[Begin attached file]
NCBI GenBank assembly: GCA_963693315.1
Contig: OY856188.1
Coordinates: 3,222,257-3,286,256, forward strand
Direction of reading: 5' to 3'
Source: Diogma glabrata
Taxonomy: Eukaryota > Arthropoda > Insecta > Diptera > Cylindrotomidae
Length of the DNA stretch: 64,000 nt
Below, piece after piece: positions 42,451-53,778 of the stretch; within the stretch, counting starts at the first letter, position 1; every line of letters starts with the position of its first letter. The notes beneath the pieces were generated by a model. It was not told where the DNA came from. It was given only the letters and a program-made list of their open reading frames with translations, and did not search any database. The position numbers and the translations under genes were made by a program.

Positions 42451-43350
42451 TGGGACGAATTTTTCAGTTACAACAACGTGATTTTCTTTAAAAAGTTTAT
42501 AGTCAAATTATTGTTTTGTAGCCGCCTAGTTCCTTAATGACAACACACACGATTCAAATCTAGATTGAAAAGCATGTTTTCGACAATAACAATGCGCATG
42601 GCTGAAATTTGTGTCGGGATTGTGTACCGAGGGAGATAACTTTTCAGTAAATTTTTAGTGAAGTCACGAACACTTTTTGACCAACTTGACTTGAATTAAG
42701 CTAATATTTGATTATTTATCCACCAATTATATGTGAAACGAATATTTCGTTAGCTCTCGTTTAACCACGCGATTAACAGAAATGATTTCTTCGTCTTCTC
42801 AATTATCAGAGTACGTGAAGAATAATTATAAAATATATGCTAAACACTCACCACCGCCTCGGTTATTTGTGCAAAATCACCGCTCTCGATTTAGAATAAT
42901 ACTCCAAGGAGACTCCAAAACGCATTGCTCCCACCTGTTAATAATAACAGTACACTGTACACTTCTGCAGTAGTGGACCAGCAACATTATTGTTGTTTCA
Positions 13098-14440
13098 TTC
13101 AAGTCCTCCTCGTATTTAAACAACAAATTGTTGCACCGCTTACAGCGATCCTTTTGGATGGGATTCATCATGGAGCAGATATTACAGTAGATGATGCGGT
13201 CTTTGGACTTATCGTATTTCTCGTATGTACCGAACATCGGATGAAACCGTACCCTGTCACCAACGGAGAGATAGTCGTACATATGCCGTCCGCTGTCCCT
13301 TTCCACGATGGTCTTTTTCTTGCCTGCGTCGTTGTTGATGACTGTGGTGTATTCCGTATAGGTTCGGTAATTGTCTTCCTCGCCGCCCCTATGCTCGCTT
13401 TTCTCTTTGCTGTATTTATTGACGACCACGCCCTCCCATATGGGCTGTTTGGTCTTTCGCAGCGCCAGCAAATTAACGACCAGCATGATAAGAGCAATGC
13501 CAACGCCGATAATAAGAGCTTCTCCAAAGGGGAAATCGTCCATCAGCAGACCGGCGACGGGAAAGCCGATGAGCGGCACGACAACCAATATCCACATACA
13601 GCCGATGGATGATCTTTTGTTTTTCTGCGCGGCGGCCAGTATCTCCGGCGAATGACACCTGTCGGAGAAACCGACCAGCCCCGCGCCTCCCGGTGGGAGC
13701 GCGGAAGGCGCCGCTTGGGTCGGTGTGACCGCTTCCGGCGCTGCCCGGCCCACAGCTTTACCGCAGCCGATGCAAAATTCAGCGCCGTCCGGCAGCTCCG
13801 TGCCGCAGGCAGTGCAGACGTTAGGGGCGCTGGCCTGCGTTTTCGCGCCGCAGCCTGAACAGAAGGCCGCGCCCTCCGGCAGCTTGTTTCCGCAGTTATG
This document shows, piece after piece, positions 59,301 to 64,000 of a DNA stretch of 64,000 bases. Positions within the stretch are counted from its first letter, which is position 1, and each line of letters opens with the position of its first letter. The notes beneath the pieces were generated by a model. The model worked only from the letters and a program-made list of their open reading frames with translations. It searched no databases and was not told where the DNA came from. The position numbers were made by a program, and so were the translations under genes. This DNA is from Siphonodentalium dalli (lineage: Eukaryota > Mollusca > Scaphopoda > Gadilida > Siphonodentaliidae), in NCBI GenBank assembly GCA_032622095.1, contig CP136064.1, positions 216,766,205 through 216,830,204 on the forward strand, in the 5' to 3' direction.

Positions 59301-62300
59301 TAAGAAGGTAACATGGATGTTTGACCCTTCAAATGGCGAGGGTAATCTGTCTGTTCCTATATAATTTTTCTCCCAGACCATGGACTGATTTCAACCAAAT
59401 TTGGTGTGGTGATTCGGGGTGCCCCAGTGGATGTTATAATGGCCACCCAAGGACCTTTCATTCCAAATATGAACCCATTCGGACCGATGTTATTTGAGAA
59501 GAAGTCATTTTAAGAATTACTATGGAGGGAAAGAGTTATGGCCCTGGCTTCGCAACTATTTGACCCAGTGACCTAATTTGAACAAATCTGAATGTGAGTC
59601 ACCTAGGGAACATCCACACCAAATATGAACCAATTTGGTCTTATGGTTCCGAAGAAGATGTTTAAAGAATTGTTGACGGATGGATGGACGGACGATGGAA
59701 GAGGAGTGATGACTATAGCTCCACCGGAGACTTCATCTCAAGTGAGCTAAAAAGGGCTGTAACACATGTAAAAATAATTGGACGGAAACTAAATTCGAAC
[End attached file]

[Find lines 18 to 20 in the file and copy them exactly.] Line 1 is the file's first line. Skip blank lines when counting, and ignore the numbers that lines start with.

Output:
13101 AAGTCCTCCTCGTATTTAAACAACAAATTGTTGCACCGCTTACAGCGATCCTTTTGGATGGGATTCATCATGGAGCAGATATTACAGTAGATGATGCGGT
13201 CTTTGGACTTATCGTATTTCTCGTATGTACCGAACATCGGATGAAACCGTACCCTGTCACCAACGGAGAGATAGTCGTACATATGCCGTCCGCTGTCCCT
13301 TTCCACGATGGTCTTTTTCTTGCCTGCGTCGTTGTTGATGACTGTGGTGTATTCCGTATAGGTTCGGTAATTGTCTTCCTCGCCGCCCCTATGCTCGCTT